So we can see from the p-value, all the factors are having significant correlation with process time. Exit weight and width seem to have low positive correlations.
Now, let’s conduct the regression analysis with the above factors using Minitab.
This is the output we get from Minitab:
The regression equation is
PROCESS_TIME = - 1.10 - 0.677 (Exit Gauge - Entry Gauge)mm + 0.00339 WIDTH
+ 0.00265 LENGTH - 0.000268 EXIT_WEIGHT

Predictor Coef SE Coef T P VIF
Constant -1.1039 0.2257 -4.89 0.000
(Exit Gauge - Entry Gauge)mm -0.67736 0.04395 -15.41 0.000 2.904
WIDTH 0.0033852 0.0002703 12.53 0.000 4.165
LENGTH 0.00265431 0.00004694 56.55 0.000 2.864
EXIT_WEIGHT -0.00026772 0.00004233 -6.32 0.000 4.220

S = 1.52231 R-Sq = 46.6% R-Sq(adj) = 46.6%
PRESS = 15911.8 R-Sq(pred) = 46.49%
Analysis of Variance
Source DF SS MS F P
Regression 4 13858.2 3464.6 1495.01 0.000
Residual Error 6851 15876.6 2.3
Lack of Fit 6843 15865.7 2.3 1.70 0.211
Pure Error 8 10.9 1.4
Total 6855 29734.9
Durbin-Watson statistic = 1.88873
Lack of fit test
Possible curvature in variable (Exit Gauge - Entry Gauge) mm (P-Value = 0.000)
Possible interaction in variable (Exit Gauge - Entry Gauge) mm (P-Value = 0.000)

Possible curvature in variable WIDTH (P-Value = 0.000)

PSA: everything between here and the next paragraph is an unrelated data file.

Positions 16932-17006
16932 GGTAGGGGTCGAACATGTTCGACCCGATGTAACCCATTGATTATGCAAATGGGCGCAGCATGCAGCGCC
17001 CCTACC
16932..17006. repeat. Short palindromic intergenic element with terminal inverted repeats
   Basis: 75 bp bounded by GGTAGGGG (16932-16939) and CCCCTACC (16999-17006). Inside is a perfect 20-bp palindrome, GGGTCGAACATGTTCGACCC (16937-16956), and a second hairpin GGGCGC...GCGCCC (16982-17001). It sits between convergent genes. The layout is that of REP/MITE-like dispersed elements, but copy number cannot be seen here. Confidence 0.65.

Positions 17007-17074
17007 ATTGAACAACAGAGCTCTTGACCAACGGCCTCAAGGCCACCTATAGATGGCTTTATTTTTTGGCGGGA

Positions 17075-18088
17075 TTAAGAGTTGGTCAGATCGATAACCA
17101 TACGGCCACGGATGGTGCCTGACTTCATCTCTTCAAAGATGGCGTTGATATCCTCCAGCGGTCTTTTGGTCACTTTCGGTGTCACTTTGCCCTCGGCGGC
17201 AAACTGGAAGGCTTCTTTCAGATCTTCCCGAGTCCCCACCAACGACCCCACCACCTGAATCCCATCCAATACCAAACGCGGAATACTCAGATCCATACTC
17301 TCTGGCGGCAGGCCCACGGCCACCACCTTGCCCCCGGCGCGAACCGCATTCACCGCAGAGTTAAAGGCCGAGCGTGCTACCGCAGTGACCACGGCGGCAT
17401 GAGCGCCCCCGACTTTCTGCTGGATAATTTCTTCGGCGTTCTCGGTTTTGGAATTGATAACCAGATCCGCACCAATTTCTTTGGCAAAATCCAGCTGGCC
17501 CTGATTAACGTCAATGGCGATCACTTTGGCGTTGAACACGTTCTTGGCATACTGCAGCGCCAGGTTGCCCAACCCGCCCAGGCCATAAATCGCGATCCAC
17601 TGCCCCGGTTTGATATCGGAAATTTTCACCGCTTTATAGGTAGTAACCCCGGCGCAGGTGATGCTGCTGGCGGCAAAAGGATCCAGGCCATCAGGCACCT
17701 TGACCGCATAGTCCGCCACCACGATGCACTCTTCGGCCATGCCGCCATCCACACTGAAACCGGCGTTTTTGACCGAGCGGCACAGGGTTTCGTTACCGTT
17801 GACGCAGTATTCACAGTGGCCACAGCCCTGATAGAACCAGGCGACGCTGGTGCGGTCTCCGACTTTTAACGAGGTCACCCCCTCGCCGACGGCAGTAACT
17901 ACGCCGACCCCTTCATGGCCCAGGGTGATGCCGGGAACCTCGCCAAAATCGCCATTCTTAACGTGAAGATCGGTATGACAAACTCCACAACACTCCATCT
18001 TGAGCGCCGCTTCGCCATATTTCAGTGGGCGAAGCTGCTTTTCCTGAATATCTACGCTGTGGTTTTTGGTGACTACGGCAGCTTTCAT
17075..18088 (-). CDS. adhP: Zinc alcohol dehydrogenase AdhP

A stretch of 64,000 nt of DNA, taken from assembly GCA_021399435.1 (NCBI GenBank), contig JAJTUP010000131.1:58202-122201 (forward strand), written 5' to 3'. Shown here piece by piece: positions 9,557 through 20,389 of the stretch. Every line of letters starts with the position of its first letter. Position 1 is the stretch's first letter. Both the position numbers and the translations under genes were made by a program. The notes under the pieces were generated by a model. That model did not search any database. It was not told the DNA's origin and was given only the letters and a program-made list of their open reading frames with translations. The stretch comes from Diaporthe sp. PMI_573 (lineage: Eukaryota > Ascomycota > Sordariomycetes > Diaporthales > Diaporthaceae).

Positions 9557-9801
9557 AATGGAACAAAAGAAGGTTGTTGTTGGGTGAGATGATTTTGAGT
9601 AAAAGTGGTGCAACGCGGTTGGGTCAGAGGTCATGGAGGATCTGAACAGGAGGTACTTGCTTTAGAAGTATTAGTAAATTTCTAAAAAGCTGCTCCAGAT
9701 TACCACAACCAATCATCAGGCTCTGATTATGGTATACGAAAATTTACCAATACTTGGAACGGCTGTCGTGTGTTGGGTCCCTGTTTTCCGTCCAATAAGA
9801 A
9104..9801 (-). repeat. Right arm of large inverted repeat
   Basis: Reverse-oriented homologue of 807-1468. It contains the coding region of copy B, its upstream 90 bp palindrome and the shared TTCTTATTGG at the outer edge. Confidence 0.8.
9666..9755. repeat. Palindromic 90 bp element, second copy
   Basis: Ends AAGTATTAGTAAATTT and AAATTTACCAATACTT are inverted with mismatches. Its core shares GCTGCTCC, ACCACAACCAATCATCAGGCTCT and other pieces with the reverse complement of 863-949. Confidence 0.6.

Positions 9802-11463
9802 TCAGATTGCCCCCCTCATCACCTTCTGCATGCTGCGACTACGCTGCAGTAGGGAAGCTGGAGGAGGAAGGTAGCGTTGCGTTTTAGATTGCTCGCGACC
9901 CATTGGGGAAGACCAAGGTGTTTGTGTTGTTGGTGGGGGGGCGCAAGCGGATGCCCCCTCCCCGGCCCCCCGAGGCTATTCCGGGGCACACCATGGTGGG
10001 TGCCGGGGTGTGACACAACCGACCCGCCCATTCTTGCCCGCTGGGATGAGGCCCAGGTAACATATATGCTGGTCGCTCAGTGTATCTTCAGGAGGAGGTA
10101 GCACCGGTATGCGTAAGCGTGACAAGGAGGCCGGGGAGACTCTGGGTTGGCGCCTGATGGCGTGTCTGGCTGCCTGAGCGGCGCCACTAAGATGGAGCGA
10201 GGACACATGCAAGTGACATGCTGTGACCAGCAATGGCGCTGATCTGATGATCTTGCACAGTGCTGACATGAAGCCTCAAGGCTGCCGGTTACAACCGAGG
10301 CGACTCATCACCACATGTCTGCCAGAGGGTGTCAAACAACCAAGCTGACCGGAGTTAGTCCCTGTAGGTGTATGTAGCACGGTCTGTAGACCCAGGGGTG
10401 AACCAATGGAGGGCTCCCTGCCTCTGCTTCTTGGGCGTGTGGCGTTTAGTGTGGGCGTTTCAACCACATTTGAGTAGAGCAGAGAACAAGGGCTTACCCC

Possible interaction in variable WIDTH (P-Value = 0.026)

Possible curvature in variable LENGTH (P-Value = 0.000)
Possible interaction in variable LENGTH (P-Value = 0.000)

Possible interaction in variable EXIT_WEIGHT (P-Value = 0.001)
Possible lack of fit at outer X-values (P-Value = 0.000)
Overall lack of fit test is significant at P = 0.000
Let’s try to interpret the output now.
Since p-value is less than 0.05 for all the factors, all of the factors are significant.

VIF stands for variance inflation factor. VIF is an indicator of multi-collinearity among the predictors (Xs). Moderate multi-collinearity may not be problematic. However, severe multi-collinearity is problematic because it can increase the variance of the regression coefficients, making them unstable and difficult to interpret. VIF measures how much the variance of an estimated regression coefficient increases if our predictors are correlated.

Use the following guidelines to interpret the VIF:

VIF

Predictors are

VIF = 1

Not correlated

VIF between 1 to 5

Moderately correlated

VIF between 6 to 10

Highly correlated

VIF > 10

Multi-collinearity is unduly influencing your regression results

If the VIF is greater than or equal to 10, we must eliminate the unimportant predictors from our model. We can remove the highly correlated predictors from the model; because they supply redundant information and removing them does not drastically reduce the R2. In our case, the VIF is between 1 to 5 for all the factors which is indicating moderate correlation among predictors. VIF for width and exit weight is higher than the VIF for difference between exit and entry gauge and length.